Cell Structure and Function
Online ISSN : 1347-3700
Print ISSN : 0386-7196
The WD40 Domain of HIRA Is Essential for RI-nucleosome Assembly in Xenopus Egg Extracts
Ruibin ZhuMari IwabuchiKeita Ohsumi
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2017 Volume 42 Issue 1 Pages 37-48

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Abstract

Histone chaperones are a group of histone-binding proteins that facilitate the assembly of nucleosomes, the fundamental structural units of chromatin in eukaryotes. In nucleosome assembly, deposition of a histone H3-H4 tetramer onto DNA is the first and critical step, which is mediated by the histone chaperones HIRA and CAF-1. HIRA and CAF-1 are reportedly involved in DNA replication independent (RI) and replication coupled nucleosome assembly, respectively. However, the mechanisms by which they mediate histone deposition remain unclear. In this study, we focused on the mechanism by which HIRA induces RI-nucleosome assembly. We looked for HIRA domains that are required for nucleosome assembly and its localization to chromatin. We used cell-free extracts from Xenopus eggs that carry out RI-nucleosome assembly of plasmid DNA. We confirmed that HIRA formed stable complexes with Asf1, another histone H3-H4 chaperone, and the HIRA-Asf1 complex was solely responsible for RI-nucleosome assembly in egg extracts. We further demonstrated that the HIRA N-terminus containing the WD40 domain, which comprises seven WD40 repeats, and the B domain, to which Asf1 binds, were essential for RI-nucleosome assembly; the three WD40 repeats from the N-terminus were especially critical. Using egg extracts that reproduce nuclear formation accompanying the duplication of chromatin, we also demonstrated that the Hir domain was indispensable for the binding of HIRA to chromatin. Thus, the WD40 and B domains are the core elements for inducing RI-nucleosome assembly. Hir domain regulates the binding to chromatin. Based on these findings, similarities and differences between HIRA and CAF-1 are discussed.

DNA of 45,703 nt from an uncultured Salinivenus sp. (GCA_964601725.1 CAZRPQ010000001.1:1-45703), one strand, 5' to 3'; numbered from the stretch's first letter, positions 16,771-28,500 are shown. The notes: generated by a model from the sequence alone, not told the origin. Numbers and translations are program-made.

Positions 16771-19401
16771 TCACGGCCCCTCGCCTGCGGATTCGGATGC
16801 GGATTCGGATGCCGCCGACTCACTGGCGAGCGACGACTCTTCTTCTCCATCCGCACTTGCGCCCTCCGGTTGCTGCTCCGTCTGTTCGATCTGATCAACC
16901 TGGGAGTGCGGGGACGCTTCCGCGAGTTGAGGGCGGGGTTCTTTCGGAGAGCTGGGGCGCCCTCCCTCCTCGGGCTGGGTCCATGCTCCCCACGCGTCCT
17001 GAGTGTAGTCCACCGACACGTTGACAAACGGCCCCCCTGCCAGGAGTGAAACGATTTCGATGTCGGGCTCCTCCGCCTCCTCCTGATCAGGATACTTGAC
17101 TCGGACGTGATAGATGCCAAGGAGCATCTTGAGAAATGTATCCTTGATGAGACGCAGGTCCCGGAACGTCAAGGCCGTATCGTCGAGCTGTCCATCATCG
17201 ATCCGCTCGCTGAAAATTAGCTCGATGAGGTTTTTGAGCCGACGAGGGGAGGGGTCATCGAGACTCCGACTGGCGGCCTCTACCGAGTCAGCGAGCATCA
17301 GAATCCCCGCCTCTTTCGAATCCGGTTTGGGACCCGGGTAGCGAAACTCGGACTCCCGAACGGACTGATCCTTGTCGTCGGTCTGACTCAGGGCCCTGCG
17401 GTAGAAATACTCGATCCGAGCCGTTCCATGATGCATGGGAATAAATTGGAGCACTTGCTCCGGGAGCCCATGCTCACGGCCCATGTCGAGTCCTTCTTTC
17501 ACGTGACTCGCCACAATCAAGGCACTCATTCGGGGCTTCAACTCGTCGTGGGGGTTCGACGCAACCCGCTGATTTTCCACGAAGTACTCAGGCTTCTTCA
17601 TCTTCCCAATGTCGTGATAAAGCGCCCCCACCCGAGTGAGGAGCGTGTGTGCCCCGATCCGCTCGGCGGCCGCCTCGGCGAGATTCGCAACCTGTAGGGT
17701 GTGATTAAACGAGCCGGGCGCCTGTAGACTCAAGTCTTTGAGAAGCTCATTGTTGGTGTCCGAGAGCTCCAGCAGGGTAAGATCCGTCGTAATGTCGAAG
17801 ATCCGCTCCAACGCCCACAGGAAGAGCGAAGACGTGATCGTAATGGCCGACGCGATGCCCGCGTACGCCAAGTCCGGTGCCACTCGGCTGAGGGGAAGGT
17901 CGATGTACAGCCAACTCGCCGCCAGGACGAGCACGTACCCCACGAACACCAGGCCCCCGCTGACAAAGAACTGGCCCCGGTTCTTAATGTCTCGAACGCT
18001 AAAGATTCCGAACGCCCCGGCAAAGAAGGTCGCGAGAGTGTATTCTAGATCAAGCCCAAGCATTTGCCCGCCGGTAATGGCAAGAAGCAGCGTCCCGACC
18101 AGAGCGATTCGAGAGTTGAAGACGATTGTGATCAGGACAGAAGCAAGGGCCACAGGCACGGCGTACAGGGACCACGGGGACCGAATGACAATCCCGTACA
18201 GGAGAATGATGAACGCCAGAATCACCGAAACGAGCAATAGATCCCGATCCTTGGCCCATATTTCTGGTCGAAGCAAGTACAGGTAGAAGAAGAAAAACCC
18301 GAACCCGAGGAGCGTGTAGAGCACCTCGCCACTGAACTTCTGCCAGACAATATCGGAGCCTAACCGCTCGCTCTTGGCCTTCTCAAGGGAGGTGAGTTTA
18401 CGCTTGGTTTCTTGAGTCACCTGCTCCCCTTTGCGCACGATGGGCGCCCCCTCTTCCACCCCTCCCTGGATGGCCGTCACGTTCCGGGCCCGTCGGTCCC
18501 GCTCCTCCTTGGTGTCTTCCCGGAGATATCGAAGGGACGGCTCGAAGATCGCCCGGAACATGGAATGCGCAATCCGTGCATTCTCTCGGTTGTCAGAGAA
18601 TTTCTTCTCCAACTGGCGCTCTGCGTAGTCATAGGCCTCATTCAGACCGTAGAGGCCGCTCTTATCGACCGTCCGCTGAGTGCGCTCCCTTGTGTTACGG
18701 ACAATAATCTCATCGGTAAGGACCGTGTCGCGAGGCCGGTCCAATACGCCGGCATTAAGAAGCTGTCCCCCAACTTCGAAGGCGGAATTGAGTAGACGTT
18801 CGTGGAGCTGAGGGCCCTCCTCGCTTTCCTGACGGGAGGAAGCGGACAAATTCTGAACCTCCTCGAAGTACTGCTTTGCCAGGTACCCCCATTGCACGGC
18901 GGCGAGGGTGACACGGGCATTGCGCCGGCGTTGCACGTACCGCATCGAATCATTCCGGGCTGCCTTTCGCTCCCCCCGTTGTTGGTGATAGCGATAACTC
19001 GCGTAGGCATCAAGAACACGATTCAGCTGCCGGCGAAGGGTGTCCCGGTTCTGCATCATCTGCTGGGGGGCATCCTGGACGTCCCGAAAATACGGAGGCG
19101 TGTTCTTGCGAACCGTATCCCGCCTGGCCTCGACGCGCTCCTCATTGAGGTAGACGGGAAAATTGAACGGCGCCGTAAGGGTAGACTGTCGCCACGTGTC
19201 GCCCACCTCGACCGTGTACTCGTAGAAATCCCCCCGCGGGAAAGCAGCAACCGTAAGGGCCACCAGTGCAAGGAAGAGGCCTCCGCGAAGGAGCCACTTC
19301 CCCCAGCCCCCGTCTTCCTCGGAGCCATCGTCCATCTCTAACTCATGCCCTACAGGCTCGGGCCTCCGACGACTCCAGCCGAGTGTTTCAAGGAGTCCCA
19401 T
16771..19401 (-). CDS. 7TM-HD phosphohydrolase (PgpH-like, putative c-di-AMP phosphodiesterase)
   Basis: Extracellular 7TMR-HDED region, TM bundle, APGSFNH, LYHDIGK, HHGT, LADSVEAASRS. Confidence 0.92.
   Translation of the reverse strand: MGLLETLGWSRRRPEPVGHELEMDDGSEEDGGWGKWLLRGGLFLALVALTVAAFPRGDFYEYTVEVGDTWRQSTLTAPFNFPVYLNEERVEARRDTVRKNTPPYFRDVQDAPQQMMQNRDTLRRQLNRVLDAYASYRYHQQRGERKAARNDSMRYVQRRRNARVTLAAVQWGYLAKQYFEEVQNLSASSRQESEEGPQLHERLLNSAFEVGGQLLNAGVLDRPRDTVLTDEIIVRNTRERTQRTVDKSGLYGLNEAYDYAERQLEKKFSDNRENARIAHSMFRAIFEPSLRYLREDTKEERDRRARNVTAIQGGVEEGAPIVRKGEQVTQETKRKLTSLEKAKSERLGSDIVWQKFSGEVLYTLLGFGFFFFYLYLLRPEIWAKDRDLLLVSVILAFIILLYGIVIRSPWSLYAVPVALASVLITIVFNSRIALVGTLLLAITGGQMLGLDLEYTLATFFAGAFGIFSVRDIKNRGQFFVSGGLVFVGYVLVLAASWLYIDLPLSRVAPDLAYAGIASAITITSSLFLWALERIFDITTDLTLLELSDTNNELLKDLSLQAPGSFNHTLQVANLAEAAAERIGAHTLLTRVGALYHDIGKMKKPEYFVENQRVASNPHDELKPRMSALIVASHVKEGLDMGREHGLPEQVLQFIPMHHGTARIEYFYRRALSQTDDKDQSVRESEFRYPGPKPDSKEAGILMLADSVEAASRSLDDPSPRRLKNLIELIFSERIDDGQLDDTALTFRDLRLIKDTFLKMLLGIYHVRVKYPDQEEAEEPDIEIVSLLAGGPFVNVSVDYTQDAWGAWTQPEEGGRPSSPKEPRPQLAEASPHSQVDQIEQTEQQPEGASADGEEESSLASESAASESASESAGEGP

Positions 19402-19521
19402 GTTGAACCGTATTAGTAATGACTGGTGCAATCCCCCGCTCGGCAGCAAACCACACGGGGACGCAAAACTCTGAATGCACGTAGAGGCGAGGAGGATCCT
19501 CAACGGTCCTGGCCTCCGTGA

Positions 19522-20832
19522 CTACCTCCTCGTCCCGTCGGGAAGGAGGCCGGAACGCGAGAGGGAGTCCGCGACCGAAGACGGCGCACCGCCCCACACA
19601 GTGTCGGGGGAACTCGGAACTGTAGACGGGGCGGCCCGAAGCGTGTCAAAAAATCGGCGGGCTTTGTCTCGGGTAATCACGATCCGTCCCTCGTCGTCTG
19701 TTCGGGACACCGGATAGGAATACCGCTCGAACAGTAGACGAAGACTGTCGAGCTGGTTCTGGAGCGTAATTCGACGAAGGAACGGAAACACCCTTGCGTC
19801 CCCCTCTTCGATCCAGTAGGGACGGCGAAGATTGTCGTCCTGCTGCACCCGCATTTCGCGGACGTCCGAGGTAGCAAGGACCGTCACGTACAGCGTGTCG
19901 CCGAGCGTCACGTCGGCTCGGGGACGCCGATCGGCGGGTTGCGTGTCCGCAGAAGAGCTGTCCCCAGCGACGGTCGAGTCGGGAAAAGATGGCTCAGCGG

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© 2017 The Author(s) CC-BY 4.0 (Submission before October 2016: Copyright © Japan Society for Cell Biology)
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